by Chuck Sapienza, Special to Breaking Burgundy
Over the last 13 months, there has been one question I have been asked above all others. One question, that when I hear it, I go into auto-speak and give a canned response. No, the question isn’t “who do you think was the fake John Skipper?” The question is “How can you still be a Redskins fan?”
For me the answer is simple. I have been a Redskins fan my entire life and the events that led to me leaving ESPN 980 were not caused by the 50+ athletes that wear the burgundy and gold.
When I say that I have been a Redskins fan for my entire life, I have documented proof. I was born at 12:24pm on Sunday September 29, 1968 at Providence Hospital in Washington DC. At 1pm, The Redskins faced the New York Giants. As the game kicked off, my father, a die-hard Redskins fan himself, held me and we “watched” our first game together. I was only 36 minutes old when the passion for my football team began to form. That game, like many others over the previous 23 seasons ended with a loss but unbeknownst to the Washington Redskins, they gained a lifelong fan.
The Redskins were very good during my formative years under George Allen. I remember watching Billy Kilmer’s QB dive to beat the Cowboys in overtime in 1975 and crying my eyes out during a playoff loss to the Minnesota Vikings a year later. My fandom ratcheted up a notch when my family got season tickets in 1981 (Yes, there used to be a REAL waiting list for season tickets). My father and I became weekly fixtures in section 121 as the Redskins became an elite franchise under Joe Gibbs. I was there to see Dexter Manley knock out Danny White in the 1982 title game. I was there to see Coach Joe on his knees praying as Darrell Green knocked down a pass to Darren Nelson on the goal line to get “revenge” on my hated Vikings and I was there to throw my seat cushion onto the field after a Gerald Riggs TD to dispatch the Atlanta Falcons in the playoffs.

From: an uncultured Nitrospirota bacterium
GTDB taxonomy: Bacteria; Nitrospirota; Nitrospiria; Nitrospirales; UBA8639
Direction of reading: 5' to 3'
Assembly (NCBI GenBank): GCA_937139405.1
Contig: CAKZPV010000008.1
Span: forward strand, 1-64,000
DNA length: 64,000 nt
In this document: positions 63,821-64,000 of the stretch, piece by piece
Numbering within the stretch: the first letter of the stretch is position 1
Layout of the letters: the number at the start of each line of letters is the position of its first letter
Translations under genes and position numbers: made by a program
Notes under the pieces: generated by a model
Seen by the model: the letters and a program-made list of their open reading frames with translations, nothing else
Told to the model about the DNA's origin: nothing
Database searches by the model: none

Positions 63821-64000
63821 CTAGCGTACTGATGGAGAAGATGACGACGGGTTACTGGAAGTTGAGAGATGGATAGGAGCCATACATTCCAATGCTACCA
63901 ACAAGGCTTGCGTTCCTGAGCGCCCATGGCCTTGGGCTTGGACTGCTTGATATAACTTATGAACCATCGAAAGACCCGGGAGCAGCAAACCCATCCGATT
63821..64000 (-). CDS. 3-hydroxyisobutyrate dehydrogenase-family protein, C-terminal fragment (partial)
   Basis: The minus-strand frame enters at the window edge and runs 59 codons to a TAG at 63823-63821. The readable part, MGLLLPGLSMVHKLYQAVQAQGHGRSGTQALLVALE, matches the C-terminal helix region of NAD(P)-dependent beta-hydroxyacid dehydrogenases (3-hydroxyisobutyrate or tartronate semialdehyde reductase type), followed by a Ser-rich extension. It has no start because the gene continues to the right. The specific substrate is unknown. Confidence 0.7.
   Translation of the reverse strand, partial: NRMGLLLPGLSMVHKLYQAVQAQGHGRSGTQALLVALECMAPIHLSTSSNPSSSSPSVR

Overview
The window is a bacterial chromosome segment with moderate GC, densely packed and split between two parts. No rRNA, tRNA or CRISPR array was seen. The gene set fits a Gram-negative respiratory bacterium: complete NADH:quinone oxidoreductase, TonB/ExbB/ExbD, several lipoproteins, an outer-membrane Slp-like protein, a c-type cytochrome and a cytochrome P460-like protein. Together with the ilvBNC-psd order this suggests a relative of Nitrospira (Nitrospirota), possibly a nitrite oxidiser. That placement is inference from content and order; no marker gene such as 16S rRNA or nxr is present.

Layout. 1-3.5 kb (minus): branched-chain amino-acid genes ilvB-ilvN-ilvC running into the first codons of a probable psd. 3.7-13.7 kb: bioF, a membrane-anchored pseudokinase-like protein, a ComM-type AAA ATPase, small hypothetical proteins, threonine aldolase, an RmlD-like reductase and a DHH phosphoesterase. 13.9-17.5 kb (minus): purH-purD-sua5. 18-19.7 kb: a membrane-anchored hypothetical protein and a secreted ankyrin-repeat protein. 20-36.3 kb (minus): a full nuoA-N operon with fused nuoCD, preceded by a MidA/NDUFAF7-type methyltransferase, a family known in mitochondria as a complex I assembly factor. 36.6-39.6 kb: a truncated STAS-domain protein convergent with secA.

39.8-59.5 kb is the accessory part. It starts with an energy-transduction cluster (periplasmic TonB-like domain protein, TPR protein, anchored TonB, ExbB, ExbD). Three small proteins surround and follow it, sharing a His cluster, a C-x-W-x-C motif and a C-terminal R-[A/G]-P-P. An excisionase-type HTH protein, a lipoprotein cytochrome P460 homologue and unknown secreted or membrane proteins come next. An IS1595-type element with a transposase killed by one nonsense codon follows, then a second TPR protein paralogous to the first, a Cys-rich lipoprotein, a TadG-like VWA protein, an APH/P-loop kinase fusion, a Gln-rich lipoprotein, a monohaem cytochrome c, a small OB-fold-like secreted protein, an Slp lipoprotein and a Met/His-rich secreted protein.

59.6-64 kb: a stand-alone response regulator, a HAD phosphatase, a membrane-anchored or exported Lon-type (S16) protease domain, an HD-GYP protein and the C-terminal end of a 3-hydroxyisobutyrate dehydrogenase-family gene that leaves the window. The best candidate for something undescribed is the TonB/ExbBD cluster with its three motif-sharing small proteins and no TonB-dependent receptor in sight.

I began working for the Redskins in 1999 in stadium operations and entertainment. My first game as an employee, the Skins came back from a 21-0 deficit to defeat the Carolina Panthers on their way to their first and only division title under Norv Turner. During their playoff win vs. Detroit, it was my idea to play “Bang Your Head” by Quiet Riot over the stadium loud speakers every time Gus Frerotte ran onto the field for the Lions. It was an homage to the former Redskins QB head butting the wall and concussing himself after a TD in 1997 vs. the Giants.
I worked every Redskins home game from 1999 to 2014. In 2009, I was hired as a producer/statistician (that where I earned the nickname “Stats-ienza”) for the Redskins Radio Network and was promoted to Executive Producer in 2012. I have attended over 350 live Redskins games, watched 100’s of others on TV, and listened to even more on radio. I know this game and specifically this team very well and believe I can give Redskins fans a fun entertaining read about our favorite team.
So YES, I am still a fan. At times, I refer to the Washington Redskins as “we” and that will not change. If you listened to ESPN 980 over my five years as VP/Programming, you know we didn’t shy from being very critical when the team’s action deserved such treatment. Over the next few months, my goal is similar to most writers, being tough yet fair, to keep it real and give you a perspective of a lifelong fan that isn’t shying away from his fandom.
If you agree or disagree, I’d love to hear from you. I tried to interact with our listeners often when I was at 980 and I’d like to continue to do that now. My e-mail address is SapienzaChuck@gmail.com and you can reach me on Twitter. I hope to hear from you and more importantly, I hope my writing entertains your eyes as much as the radio entertained your ears.
Follow Chuck on Twitter @ChuckSapienza.
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